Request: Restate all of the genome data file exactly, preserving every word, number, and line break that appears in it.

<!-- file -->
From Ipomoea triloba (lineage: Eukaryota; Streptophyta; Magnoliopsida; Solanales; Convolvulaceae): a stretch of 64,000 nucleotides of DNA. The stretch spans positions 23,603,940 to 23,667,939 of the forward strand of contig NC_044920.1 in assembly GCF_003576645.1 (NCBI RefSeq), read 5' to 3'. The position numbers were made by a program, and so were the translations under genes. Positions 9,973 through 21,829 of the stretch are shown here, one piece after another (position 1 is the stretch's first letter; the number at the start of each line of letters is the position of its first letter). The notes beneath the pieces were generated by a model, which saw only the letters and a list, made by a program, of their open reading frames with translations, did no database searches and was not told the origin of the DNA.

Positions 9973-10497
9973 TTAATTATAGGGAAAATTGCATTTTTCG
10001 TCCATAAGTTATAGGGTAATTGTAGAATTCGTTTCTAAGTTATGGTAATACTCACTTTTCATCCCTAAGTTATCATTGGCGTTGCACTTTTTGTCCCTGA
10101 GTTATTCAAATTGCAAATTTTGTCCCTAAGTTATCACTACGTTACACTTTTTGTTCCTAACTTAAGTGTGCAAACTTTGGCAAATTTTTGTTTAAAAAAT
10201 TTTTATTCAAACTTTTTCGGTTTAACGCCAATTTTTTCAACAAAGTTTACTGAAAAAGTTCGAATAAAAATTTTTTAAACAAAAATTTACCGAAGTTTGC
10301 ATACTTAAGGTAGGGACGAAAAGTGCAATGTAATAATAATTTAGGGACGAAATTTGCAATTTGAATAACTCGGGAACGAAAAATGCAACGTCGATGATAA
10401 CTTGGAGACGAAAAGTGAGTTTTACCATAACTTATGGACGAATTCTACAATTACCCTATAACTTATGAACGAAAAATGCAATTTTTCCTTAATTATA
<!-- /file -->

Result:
From Ipomoea triloba (lineage: Eukaryota; Streptophyta; Magnoliopsida; Solanales; Convolvulaceae): a stretch of 64,000 nucleotides of DNA. The stretch spans positions 23,603,940 to 23,667,939 of the forward strand of contig NC_044920.1 in assembly GCF_003576645.1 (NCBI RefSeq), read 5' to 3'. The position numbers were made by a program, and so were the translations under genes. Positions 9,973 through 21,829 of the stretch are shown here, one piece after another (position 1 is the stretch's first letter; the number at the start of each line of letters is the position of its first letter). The notes beneath the pieces were generated by a model, which saw only the letters and a list, made by a program, of their open reading frames with translations, did no database searches and was not told the origin of the DNA.

Positions 9973-10497
9973 TTAATTATAGGGAAAATTGCATTTTTCG
10001 TCCATAAGTTATAGGGTAATTGTAGAATTCGTTTCTAAGTTATGGTAATACTCACTTTTCATCCCTAAGTTATCATTGGCGTTGCACTTTTTGTCCCTGA
10101 GTTATTCAAATTGCAAATTTTGTCCCTAAGTTATCACTACGTTACACTTTTTGTTCCTAACTTAAGTGTGCAAACTTTGGCAAATTTTTGTTTAAAAAAT
10201 TTTTATTCAAACTTTTTCGGTTTAACGCCAATTTTTTCAACAAAGTTTACTGAAAAAGTTCGAATAAAAATTTTTTAAACAAAAATTTACCGAAGTTTGC
10301 ATACTTAAGGTAGGGACGAAAAGTGCAATGTAATAATAATTTAGGGACGAAATTTGCAATTTGAATAACTCGGGAACGAAAAATGCAACGTCGATGATAA
10401 CTTGGAGACGAAAAGTGAGTTTTACCATAACTTATGGACGAATTCTACAATTACCCTATAACTTATGAACGAAAAATGCAATTTTTCCTTAATTATA